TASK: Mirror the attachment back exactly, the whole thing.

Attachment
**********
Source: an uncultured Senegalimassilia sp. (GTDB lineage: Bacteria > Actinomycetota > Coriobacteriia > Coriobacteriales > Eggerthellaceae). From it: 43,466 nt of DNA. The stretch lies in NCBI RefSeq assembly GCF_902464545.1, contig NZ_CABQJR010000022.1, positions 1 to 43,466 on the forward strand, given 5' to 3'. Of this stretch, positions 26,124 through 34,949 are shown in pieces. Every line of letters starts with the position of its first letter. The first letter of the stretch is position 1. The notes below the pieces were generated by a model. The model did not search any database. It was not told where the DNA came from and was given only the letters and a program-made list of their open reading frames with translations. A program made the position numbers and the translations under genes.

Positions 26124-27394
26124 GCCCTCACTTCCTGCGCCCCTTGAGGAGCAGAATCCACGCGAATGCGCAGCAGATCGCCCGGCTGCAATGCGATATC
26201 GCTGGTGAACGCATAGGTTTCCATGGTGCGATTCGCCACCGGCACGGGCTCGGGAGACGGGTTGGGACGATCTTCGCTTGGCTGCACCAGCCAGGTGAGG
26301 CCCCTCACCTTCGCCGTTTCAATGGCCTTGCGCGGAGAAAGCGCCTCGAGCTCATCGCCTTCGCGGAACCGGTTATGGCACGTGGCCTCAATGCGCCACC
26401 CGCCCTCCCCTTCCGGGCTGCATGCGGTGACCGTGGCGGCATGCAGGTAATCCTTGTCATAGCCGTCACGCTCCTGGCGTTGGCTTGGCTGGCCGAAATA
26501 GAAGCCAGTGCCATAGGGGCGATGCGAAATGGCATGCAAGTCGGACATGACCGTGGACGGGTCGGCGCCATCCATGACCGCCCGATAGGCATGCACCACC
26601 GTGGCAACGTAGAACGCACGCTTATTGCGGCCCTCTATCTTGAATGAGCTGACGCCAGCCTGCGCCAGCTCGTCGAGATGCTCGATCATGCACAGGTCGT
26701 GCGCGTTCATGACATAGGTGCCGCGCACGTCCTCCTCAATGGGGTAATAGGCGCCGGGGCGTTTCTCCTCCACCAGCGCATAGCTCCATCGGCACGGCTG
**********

Source: an uncultured Senegalimassilia sp. (GTDB lineage: Bacteria > Actinomycetota > Coriobacteriia > Coriobacteriales > Eggerthellaceae). From it: 43,466 nt of DNA. The stretch lies in NCBI RefSeq assembly GCF_902464545.1, contig NZ_CABQJR010000022.1, positions 1 to 43,466 on the forward strand, given 5' to 3'. Of this stretch, positions 26,124 through 34,949 are shown in pieces. Every line of letters starts with the position of its first letter. The first letter of the stretch is position 1. The notes below the pieces were generated by a model. The model did not search any database. It was not told where the DNA came from and was given only the letters and a program-made list of their open reading frames with translations. A program made the position numbers and the translations under genes.

Positions 26124-27394
26124 GCCCTCACTTCCTGCGCCCCTTGAGGAGCAGAATCCACGCGAATGCGCAGCAGATCGCCCGGCTGCAATGCGATATC
26201 GCTGGTGAACGCATAGGTTTCCATGGTGCGATTCGCCACCGGCACGGGCTCGGGAGACGGGTTGGGACGATCTTCGCTTGGCTGCACCAGCCAGGTGAGG
26301 CCCCTCACCTTCGCCGTTTCAATGGCCTTGCGCGGAGAAAGCGCCTCGAGCTCATCGCCTTCGCGGAACCGGTTATGGCACGTGGCCTCAATGCGCCACC
26401 CGCCCTCCCCTTCCGGGCTGCATGCGGTGACCGTGGCGGCATGCAGGTAATCCTTGTCATAGCCGTCACGCTCCTGGCGTTGGCTTGGCTGGCCGAAATA
26501 GAAGCCAGTGCCATAGGGGCGATGCGAAATGGCATGCAAGTCGGACATGACCGTGGACGGGTCGGCGCCATCCATGACCGCCCGATAGGCATGCACCACC
26601 GTGGCAACGTAGAACGCACGCTTATTGCGGCCCTCTATCTTGAATGAGCTGACGCCAGCCTGCGCCAGCTCGTCGAGATGCTCGATCATGCACAGGTCGT
26701 GCGCGTTCATGACATAGGTGCCGCGCACGTCCTCCTCAATGGGGTAATAGGCGCCGGGGCGTTTCTCCTCCACCAGCGCATAGCTCCATCGGCACGGCTG